The trick here is for practitioners to focus on what they did—not on what the caregiver did. It’s so easy to get caught up in what we want others to do. Self-reflection is a commitment to ourselves to notice what we do, celebrate our growth, and look for rich opportunities to develop our own knowledge and skills. It can be challenging to make time for it, but so worth it when we do.
Q. Could you talk about your approach to developing this resource? It seems like you worked hard to make this book engaging, relatable, and reader-friendly. Could you tell us about some of the practical features you included throughout the book, and how they’ll help readers improve their practice?
A. I approached the format of this book from a professional development, practical perspective. I wanted the content to be relatable and connected to real-life practices, while also challenging the reader to do more than simply read. I wanted to integrate what we know about adult learning into a written resource that could be used for individual or group study. We know that active participation and reflection are key components for making learning “stick,” so I challenged myself to build both into the book.
I wanted to write something I would want to read and use, whether I was an early interventionist, other home visiting professional, or a training facilitator. Using lots of scenarios based on real visits, journal prompts, and other reflective exercises, readers are provided with opportunities to use writing and reflecting to investigate how the content matches or doesn’t match with what they know and do. I hope they can see themselves in the scenarios and learn a few strategies to try on their visits with families.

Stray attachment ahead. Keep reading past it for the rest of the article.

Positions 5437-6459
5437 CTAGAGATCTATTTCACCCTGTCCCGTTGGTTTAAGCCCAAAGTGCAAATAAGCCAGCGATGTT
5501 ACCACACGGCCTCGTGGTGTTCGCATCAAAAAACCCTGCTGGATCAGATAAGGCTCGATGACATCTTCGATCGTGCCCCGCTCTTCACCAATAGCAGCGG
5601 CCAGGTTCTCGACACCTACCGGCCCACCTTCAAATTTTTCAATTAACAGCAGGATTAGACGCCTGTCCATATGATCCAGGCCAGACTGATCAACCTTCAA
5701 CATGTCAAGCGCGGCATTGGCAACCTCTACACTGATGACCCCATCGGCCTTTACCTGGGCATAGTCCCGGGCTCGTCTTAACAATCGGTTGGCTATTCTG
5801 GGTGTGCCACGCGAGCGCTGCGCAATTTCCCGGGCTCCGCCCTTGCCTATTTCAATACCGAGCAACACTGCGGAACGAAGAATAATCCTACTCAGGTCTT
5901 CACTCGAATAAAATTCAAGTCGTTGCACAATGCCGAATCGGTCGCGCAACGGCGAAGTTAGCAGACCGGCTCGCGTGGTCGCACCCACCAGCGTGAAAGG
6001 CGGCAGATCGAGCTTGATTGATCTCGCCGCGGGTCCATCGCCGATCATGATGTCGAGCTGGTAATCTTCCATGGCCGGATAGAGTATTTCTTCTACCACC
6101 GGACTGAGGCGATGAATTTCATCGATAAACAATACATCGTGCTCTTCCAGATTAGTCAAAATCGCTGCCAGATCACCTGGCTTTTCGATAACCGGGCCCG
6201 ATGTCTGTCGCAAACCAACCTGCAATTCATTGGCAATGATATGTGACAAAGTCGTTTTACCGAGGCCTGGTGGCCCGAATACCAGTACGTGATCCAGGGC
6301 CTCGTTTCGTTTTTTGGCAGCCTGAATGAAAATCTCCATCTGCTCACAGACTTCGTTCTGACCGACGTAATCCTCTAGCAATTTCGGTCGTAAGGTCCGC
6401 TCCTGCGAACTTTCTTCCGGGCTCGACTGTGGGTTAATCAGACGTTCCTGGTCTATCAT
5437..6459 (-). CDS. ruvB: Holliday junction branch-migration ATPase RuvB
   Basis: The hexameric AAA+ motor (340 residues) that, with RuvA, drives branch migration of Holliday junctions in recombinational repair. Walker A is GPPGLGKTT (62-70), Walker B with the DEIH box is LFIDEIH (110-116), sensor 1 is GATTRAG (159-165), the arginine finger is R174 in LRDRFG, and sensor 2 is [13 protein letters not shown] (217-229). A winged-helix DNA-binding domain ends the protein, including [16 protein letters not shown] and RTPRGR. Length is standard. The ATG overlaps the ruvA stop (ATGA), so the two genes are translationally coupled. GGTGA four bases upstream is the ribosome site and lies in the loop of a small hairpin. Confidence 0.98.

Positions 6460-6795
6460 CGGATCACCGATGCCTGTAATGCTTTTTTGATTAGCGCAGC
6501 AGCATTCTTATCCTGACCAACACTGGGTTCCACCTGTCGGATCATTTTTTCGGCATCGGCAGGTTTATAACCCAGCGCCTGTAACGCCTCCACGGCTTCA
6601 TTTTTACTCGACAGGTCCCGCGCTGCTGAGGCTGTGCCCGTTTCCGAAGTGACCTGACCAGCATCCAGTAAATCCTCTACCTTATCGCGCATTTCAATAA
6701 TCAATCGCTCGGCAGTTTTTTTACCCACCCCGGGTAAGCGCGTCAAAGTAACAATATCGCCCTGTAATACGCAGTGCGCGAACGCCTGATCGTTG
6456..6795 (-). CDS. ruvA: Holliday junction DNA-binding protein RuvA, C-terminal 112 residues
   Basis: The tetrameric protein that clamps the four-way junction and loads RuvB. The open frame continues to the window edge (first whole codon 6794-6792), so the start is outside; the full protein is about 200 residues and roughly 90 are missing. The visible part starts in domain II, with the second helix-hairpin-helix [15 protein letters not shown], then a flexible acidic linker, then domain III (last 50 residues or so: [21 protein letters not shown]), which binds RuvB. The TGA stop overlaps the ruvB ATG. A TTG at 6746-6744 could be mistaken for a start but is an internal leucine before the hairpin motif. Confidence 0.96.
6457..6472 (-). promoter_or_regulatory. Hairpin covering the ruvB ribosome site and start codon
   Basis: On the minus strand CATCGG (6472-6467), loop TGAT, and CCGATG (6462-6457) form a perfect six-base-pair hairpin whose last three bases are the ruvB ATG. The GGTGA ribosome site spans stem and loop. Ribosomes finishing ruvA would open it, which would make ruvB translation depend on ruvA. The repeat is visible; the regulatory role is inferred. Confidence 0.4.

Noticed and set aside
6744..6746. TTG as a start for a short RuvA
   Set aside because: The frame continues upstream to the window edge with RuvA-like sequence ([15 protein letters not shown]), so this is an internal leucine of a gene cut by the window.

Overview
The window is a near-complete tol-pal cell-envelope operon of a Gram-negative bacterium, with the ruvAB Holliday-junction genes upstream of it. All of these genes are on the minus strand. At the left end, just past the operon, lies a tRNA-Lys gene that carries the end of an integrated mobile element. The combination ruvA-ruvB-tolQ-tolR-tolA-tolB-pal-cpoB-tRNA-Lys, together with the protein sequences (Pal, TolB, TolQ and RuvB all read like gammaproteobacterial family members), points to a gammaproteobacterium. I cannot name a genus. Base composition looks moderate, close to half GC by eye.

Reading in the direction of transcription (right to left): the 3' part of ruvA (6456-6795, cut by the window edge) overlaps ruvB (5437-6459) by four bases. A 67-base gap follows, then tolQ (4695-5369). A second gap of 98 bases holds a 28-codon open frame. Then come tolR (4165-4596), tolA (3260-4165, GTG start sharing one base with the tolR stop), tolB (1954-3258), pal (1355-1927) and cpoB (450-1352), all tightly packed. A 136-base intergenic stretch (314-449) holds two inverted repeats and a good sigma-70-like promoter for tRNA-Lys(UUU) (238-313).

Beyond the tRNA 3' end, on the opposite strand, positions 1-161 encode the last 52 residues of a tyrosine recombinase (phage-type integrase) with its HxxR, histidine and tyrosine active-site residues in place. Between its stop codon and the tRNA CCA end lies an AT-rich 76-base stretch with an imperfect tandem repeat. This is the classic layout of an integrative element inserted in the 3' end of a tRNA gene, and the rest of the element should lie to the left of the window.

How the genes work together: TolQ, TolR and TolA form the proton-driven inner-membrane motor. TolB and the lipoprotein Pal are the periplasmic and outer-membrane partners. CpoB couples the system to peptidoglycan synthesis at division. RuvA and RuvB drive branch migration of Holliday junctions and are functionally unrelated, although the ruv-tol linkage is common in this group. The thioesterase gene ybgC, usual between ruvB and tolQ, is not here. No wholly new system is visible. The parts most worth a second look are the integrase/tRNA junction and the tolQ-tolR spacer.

I also included some activities with author feedback so readers can compare their answers with mine. Feedback is so important to adult learners, so having something to compare to will help them broaden their perspective. The book includes lots of practice strategies for providing balanced intervention, working with families and other team members, managing your workload, etc. Some of these strategies are presented in list or paragraph form, some include “do” and “don’t” examples, and some are explained in the context of scenarios. Using different means of sharing the information and providing different ways for the reader to interact with the information were purposeful to facilitate active engagement with the content.